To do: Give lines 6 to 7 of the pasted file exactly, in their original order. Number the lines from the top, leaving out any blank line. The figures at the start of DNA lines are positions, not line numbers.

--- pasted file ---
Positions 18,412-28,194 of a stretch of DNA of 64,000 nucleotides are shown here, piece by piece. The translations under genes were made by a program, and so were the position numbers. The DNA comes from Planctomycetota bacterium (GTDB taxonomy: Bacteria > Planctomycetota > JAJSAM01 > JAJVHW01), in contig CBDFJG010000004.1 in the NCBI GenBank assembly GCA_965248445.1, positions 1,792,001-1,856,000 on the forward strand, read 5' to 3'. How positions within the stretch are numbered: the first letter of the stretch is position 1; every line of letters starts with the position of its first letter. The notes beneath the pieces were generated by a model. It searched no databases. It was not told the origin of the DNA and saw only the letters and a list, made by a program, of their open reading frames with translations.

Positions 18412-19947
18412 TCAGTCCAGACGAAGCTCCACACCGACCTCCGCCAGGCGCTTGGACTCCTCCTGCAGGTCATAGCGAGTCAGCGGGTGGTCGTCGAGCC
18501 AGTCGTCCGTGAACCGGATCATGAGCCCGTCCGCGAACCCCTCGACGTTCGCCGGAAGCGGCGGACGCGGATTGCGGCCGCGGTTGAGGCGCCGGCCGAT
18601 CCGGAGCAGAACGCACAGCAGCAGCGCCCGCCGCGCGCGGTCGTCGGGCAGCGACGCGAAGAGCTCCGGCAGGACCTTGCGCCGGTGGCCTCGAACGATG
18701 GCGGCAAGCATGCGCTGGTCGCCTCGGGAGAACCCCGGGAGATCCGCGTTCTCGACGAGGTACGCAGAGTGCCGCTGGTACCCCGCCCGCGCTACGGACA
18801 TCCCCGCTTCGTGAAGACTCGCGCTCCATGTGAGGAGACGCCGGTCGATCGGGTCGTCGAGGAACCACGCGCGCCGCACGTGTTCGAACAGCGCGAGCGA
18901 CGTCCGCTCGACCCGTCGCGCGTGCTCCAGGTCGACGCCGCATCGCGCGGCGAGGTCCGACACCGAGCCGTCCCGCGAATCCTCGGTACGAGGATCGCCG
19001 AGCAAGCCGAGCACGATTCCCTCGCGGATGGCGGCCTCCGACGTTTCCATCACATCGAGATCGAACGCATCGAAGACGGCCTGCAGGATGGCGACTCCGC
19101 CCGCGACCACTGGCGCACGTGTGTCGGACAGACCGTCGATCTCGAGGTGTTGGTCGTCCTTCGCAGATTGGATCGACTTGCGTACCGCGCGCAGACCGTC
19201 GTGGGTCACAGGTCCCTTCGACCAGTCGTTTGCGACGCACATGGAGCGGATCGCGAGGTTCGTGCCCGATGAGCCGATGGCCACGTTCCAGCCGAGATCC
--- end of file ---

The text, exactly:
18701 GCGGCAAGCATGCGCTGGTCGCCTCGGGAGAACCCCGGGAGATCCGCGTTCTCGACGAGGTACGCAGAGTGCCGCTGGTACCCCGCCCGCGCTACGGACA
18801 TCCCCGCTTCGTGAAGACTCGCGCTCCATGTGAGGAGACGCCGGTCGATCGGGTCGTCGAGGAACCACGCGCGCCGCACGTGTTCGAACAGCGCGAGCGA